Salvation Army opens shelter during bitter cold weather

HURON — Helping people stay warm in this frigid spell of cold weather is the goal of Salvation Army Lieutenants Matthew and Kaylie Darrow, who have turned the local Salvation Army into a shelter where anyone is welcome to come in, warm up, have a hot meal, and even spend the night if needed.
“It was so cold, and my wife was pondering what else we could be doing to help the community,” Matthew Darrow said. “We know from asking around town there’s not an actual shelter in Huron. After speaking with the police department, we do know that if someone is traveling through and in need, the police will help find them a motel for a night or two, and the Ministerial Association does the same thing. We were looking for something for those emergency needs,” he said. “You never know what the weather will be like. It’s nice to have a for-sure place to come in and be warm.”
Darrow said they attended a Community Collaboration meeting a few weeks ago, and one of the things they were asked is if they would be opening up a shelter.
“We said we can’t open a full-on shelter, but we would like to have an overnight warming site,” he said. “People can come in at any time during the day, and a hot meal is served from 11:30 a.m. to 12:30 p.m., then stay at the building all day if they don’t have any place else to go.
“We want you to stay warm, and we want you to have a hot meal,” Darrow added.
The shelter has been set up in the chapel at the Salvation Army, 237 Illinois Ave. S.W.
“We purchased 10 twin-size air mattresses, sheets, pillows and pillow cases, and fleece throw blankets, and set aside heavy blankets from the thrift shop,” Darrow said. “We cleared all of our chairs out of the chapel and set up shop in there. That’s the easiest room for us to monitor.”
Darrow said the shelter will be open for use in cases of extremely cold weather. For more information, call Matthew Darrow at 605-960-0018 or Kaylie Darrow at 350-4213.
“Last week we had a gentleman that came to dinner, asking us if we would be open all night because the heat in his place wasn’t working,” he said. “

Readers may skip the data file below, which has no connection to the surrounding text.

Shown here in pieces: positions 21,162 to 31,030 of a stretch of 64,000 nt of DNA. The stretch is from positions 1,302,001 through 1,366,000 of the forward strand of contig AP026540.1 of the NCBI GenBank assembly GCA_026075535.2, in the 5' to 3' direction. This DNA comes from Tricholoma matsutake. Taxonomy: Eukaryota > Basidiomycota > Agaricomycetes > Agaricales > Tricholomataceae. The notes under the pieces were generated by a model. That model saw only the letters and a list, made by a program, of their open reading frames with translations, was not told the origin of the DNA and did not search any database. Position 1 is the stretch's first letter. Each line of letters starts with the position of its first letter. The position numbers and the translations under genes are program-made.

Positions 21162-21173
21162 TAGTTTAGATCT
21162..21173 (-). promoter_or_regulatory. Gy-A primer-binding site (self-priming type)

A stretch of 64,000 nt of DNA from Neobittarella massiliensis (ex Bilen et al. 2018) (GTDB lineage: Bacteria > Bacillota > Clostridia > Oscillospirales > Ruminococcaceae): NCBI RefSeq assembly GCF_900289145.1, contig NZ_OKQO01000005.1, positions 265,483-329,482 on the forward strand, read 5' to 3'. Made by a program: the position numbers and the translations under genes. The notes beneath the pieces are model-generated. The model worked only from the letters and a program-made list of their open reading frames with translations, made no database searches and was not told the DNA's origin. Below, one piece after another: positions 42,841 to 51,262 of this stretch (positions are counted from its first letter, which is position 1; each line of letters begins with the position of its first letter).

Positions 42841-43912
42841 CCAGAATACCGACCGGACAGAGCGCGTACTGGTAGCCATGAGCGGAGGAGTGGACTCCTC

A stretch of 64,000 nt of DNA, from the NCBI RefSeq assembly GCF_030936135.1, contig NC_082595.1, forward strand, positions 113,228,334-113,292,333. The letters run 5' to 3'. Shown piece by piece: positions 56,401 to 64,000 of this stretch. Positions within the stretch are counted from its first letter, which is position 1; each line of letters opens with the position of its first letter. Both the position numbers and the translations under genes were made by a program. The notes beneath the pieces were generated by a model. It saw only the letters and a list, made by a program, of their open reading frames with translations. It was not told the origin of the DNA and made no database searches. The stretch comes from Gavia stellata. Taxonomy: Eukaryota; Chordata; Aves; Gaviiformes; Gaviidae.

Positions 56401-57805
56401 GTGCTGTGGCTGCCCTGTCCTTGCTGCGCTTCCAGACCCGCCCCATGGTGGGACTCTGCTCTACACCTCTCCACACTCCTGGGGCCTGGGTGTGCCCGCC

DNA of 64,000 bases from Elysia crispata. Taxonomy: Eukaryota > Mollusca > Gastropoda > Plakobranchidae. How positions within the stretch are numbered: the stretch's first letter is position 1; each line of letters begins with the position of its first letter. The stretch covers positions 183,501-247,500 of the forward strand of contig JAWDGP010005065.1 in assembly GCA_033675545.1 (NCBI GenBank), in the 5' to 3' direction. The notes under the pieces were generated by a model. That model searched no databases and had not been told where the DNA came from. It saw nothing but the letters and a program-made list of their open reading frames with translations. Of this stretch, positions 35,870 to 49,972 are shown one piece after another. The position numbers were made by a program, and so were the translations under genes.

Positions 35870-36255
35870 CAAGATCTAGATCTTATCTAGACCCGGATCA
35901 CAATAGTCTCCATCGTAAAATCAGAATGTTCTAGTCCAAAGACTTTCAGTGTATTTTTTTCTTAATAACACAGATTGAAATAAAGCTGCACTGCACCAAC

While the man stayed throughout the day, his heat did begin working and he was able to return home to sleep.
Darrow said they are looking for volunteers who would be available to help in the shelter overnight.
“That’s the biggest thing for our district leaders in Omaha,” he said. “Ideally we have to have two adults overseeing everything. For me, personally, I would like to have four.
“In order to make this fully operational, instead of just as-needed, we need volunteer help,” he added.
Beds are available on a first-come, first-served basis. If needed, upholstered chairs used in the chapel can be pushed together to make additional sleeping space.
Darrow said they would welcome volunteers to help staff the shelter and donations of more air mattresses and warm blankets.
“The one down side, and this is a hindrance for every shelter I’ve ever seen, we are limited on beds,” he said. “Having the stuff on hand is really best. I would rather have it and not need it than need it and don’t have it.”
Darrow said they have family-friendly movies playing at low volume through the night, mainly because “it gives a bit of a calming effect.”
Those who spend the night receive a free hot breakfast, and are welcome to spend the day at the Salvation Army. They also have video gaming systems set up, pool tables, dart board, ping-pong tables, bean bag toss, a youth library section and children’s activities.
“We’re trying to make the building more appealing to families,” Darrow said, adding that everyone is invited to any activities and programs they offer. “Parents attending activities can bring their kids. While the adults are having their fellowship and activities, the kids can be supervised in the youth activity room.”
A new program is the Zumba fellowship for women held each Monday from 7 to 8 p.m. The program is free and everyone is welcome. Programs for men are held at the same time.
Darrow said they are working to reorganize the after-school program which was allowed to lapse before he and his wife were appointed to Huron, and plans are coming together for a summer daycare for youth to have a safe place to go each day.
“We’re currently working out details for that,” he said. “We’re going to try to keep it low cost to parents; we’re still working out the finely-tuned details on that.”
But until summer’s heat brings welcome relief, their focus is on helping people stay safe and warm this winter.
“My wife and I are supervising this whole thing,” Darrow said. “In order to make this fully operational instead of just as-needed, we need volunteer help.
“Now it’s a matter of getting more able bodies to help us out with overseeing it,” he said. “The most important is to donate time to help out with the program, whether that’s volunteering with dinner or coming in the next morning and helping out with a free hot breakfast for those that stayed overnight.
 “We have to let the community know that it is open when we have extreme cold weather like this,” he added. “We want to provide for whatever the need is.”


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